Raman Spectroscopy and instrumentation for monitoring soil carbon systems.

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This work describes developments in the application of Raman scattering and surface-enhanced Raman scattering (SERS) towards the assessment/characterization of carbon in soil. In the past, the nonspecific total carbon mass content of soil samples has generally been determined through mass loss techniques and elemental analysis. However, because of the concern over CO{sub 2} buildup in the atmosphere and its possible role in the ''Greenhouse Effect,'' there is a need for better-defined models of global cycling of carbon. As a means towards this end, there is a need to know more about the structure and functionality of organic materials in soil. ... continued below

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Stokes, D.L. December 8, 2003.

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Description

This work describes developments in the application of Raman scattering and surface-enhanced Raman scattering (SERS) towards the assessment/characterization of carbon in soil. In the past, the nonspecific total carbon mass content of soil samples has generally been determined through mass loss techniques and elemental analysis. However, because of the concern over CO{sub 2} buildup in the atmosphere and its possible role in the ''Greenhouse Effect,'' there is a need for better-defined models of global cycling of carbon. As a means towards this end, there is a need to know more about the structure and functionality of organic materials in soil. Raman spectroscopy may therefore prove to be an exceptional tool in soil carbon analysis. Based on vibrational transitions of irradiated molecules, it provides structural information that is often suitable for sample identification. Furthermore, Raman scattering yields very fine spectral features which offer the potential for multicomponent sample analysis with minimal or no sample pretreatment. Although the intensity of Raman scattering is generally extremely low, the surface-enhanced Raman scattering (SERS) effect can greatly enhance Raman signals (10{sup 6}-10{sup 8} range) through the adsorption of compounds on specially roughened metal surfaces. In our laboratory, we have investigated copper, gold and silver as possible substrate metals in the fabrication of SERS substrates. These substrates have included metal-coated microparticles, metal island films, and redox-roughened metal foils. We have evaluated several laser excitation sources spanning the 515-785 nm range for both Raman and SERS analysis. For this particular study, we have selected fulvic and humic acids as models for establishing the feasibility of using Raman and SERS in soil carbon analysis. Our studies thus far have demonstrated that copper substrates perform best in the SERS detection of humic and fulvic acids, particularly when coupled to electrochemical processes that enhance adsorption of specific compounds. This effect not only yields a stronger signal, but can also impart selectivity in the analysis of complex samples such as soil.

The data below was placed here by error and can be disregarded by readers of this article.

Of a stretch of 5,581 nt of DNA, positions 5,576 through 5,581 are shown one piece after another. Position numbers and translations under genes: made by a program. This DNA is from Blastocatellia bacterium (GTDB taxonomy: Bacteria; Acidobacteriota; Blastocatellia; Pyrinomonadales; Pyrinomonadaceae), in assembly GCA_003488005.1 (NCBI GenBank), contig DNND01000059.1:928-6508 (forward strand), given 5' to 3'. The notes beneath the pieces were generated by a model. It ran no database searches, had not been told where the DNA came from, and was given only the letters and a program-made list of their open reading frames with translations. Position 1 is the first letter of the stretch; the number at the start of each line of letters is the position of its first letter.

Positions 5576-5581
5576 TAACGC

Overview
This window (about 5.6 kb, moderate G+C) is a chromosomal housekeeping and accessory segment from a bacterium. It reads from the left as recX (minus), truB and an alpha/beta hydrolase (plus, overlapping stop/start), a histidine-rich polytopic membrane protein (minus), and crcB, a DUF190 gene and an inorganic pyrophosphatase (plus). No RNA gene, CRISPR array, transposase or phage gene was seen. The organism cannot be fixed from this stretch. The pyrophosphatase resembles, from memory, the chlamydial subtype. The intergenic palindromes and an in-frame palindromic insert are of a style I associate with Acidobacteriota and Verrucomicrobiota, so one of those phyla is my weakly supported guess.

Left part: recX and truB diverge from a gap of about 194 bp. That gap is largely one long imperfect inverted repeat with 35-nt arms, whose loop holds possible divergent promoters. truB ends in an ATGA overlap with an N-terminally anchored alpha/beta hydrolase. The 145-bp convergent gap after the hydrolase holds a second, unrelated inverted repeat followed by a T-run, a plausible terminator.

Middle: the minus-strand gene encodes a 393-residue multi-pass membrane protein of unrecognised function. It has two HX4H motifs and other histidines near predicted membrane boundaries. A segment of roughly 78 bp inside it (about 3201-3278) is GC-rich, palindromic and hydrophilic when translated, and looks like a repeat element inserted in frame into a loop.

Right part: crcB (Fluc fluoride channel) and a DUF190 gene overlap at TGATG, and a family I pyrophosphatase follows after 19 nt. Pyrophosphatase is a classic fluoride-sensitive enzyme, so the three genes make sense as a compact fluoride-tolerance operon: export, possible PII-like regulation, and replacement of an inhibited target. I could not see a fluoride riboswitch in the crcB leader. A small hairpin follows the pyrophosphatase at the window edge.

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  • Report No.: R03-119247
  • Grant Number: DE-AC05-00OR22725
  • DOI: 10.2172/885560 | External Link
  • Office of Scientific & Technical Information Report Number: 885560
  • Archival Resource Key: ark:/67531/metadc892231

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Reports, articles and other documents harvested from the Office of Scientific and Technical Information.

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  • December 8, 2003

Added to The UNT Digital Library

  • Sept. 23, 2016, 2:42 p.m.

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  • Dec. 1, 2016, 1:17 p.m.

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Stokes, D.L. Raman Spectroscopy and instrumentation for monitoring soil carbon systems., report, December 8, 2003; [Tennessee]. (digital.library.unt.edu/ark:/67531/metadc892231/: accessed December 13, 2017), University of North Texas Libraries, Digital Library, digital.library.unt.edu; crediting UNT Libraries Government Documents Department.